17 When Ahab saw Elijah, Ahab said to him, “Is it you, you troubler of Israel?” 18 And he answered, “I have not troubled Israel, but you have, and your father’s house, because you have abandoned the commandments of the Lord and followed the Baals. 1 Kings 18:17-18
The prayers of Elijah had ushered in three years of devastating drought upon the northern state of Israel. To Ahab therefore Elijah was the quintessential trouble maker and nuisance. What he conveniently forgot it was his own marriage to a Baal worshiping princess and the wholesale introduction of the worship of this vile deity that prompted Elijah’s mission and God’s judgment in the first place.
So in today’s church those who criticize its departure from scriptural Christianity and compromising God’s truth and holy laws are labeled as unloving and judgmental. They are forever pointing to the fact that God is love and forgetting that the greater part of that love is love of the truth.
To those who are ignorant or dismissive of the inspiration of the Bible regard most of the innovations and deletions in preaching and worship as being trivial and inconsequential. They consign anyone who differs from them as being nothing more than old fashioned and obstructions in the path of God’s New Work in the Church.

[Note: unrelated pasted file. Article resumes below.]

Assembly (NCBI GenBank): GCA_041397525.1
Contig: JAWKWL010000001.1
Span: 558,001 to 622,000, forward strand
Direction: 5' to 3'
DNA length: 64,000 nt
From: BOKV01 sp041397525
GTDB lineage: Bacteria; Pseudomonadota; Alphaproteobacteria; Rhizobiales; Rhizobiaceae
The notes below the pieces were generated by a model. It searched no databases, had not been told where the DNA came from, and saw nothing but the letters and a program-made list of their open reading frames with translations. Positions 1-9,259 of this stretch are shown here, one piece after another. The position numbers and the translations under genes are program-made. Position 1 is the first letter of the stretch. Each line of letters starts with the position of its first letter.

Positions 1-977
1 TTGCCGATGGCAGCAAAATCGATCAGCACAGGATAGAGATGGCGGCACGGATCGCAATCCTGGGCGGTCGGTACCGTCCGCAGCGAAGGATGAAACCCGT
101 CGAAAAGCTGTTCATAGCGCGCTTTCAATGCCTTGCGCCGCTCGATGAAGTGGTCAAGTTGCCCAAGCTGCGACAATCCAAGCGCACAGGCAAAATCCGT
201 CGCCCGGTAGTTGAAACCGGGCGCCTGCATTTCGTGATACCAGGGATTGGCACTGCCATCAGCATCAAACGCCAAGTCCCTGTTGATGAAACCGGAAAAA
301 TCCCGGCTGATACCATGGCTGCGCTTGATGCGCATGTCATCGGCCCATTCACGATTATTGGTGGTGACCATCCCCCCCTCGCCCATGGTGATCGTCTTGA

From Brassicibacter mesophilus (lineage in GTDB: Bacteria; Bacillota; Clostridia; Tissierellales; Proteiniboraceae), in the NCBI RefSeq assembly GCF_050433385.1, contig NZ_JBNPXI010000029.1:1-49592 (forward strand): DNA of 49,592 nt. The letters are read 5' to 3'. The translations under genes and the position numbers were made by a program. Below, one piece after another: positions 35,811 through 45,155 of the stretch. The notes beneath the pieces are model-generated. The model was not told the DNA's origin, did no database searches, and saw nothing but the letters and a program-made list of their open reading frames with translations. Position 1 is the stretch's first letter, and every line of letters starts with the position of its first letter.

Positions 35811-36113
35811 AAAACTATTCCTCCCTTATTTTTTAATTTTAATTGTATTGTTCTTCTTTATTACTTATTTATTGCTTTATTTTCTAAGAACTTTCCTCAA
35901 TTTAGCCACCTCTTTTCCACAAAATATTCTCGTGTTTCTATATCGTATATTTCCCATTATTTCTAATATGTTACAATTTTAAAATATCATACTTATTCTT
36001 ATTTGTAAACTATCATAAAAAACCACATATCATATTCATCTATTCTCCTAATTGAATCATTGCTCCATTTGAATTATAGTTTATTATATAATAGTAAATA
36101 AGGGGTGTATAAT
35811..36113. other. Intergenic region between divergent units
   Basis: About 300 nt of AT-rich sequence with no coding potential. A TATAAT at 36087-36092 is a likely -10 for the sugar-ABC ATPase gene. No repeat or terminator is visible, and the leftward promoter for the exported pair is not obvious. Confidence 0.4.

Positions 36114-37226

For many it seems that the order of the day is expediency in order to attain the goal of numerical growth and revival in the church. The old fashioned idea of proclaiming the gospel of Christ’s saving work and the desire to equip God’s people for His service and witness has been replaced by the attempt of packaging Christianity in ways acceptable to unregenerate people and promising them the answer and meeting of all their needs.
The only answer to the critiques these people give is that the ends justify the means and if nothing had changed the church would have died out completely; it seems these people know better than God.
The prophet Elijah stood almost alone against a king and nation turning their backs on the true God and His Word. Despite almost buckling under the strain he yet continued to uphold God’s truth and others continue to do so even now.
The question is whether we are indeed on the side of God’s truth and following in their train or are we instead caving in to the prevalent torrent of error in the church for the sake of a quiet life.
Living the high life!